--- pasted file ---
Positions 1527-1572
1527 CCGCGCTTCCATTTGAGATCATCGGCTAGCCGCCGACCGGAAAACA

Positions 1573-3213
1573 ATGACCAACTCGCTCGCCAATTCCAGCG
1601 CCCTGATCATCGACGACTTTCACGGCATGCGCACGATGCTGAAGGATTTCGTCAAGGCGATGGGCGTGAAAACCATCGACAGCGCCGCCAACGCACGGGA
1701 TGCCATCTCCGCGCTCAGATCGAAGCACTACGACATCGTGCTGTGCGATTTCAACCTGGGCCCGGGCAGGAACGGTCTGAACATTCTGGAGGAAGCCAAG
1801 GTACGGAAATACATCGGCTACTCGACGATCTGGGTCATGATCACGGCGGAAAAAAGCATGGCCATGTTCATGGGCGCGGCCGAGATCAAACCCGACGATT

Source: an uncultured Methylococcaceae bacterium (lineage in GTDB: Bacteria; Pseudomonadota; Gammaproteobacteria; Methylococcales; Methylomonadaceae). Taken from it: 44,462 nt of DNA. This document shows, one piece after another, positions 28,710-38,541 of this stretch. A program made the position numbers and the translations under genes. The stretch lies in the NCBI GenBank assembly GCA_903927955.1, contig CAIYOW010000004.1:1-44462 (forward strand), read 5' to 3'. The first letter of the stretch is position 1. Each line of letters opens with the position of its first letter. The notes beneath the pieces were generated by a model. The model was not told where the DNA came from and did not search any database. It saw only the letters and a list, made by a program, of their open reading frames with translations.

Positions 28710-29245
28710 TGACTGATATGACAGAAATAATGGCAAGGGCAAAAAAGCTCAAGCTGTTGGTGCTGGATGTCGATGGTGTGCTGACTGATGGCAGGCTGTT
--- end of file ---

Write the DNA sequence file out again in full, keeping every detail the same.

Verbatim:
Positions 1527-1572
1527 CCGCGCTTCCATTTGAGATCATCGGCTAGCCGCCGACCGGAAAACA

Positions 1573-3213
1573 ATGACCAACTCGCTCGCCAATTCCAGCG
1601 CCCTGATCATCGACGACTTTCACGGCATGCGCACGATGCTGAAGGATTTCGTCAAGGCGATGGGCGTGAAAACCATCGACAGCGCCGCCAACGCACGGGA
1701 TGCCATCTCCGCGCTCAGATCGAAGCACTACGACATCGTGCTGTGCGATTTCAACCTGGGCCCGGGCAGGAACGGTCTGAACATTCTGGAGGAAGCCAAG
1801 GTACGGAAATACATCGGCTACTCGACGATCTGGGTCATGATCACGGCGGAAAAAAGCATGGCCATGTTCATGGGCGCGGCCGAGATCAAACCCGACGATT

Source: an uncultured Methylococcaceae bacterium (lineage in GTDB: Bacteria; Pseudomonadota; Gammaproteobacteria; Methylococcales; Methylomonadaceae). Taken from it: 44,462 nt of DNA. This document shows, one piece after another, positions 28,710-38,541 of this stretch. A program made the position numbers and the translations under genes. The stretch lies in the NCBI GenBank assembly GCA_903927955.1, contig CAIYOW010000004.1:1-44462 (forward strand), read 5' to 3'. The first letter of the stretch is position 1. Each line of letters opens with the position of its first letter. The notes beneath the pieces were generated by a model. The model was not told where the DNA came from and did not search any database. It saw only the letters and a list, made by a program, of their open reading frames with translations.

Positions 28710-29245
28710 TGACTGATATGACAGAAATAATGGCAAGGGCAAAAAAGCTCAAGCTGTTGGTGCTGGATGTCGATGGTGTGCTGACTGATGGCAGGCTGTT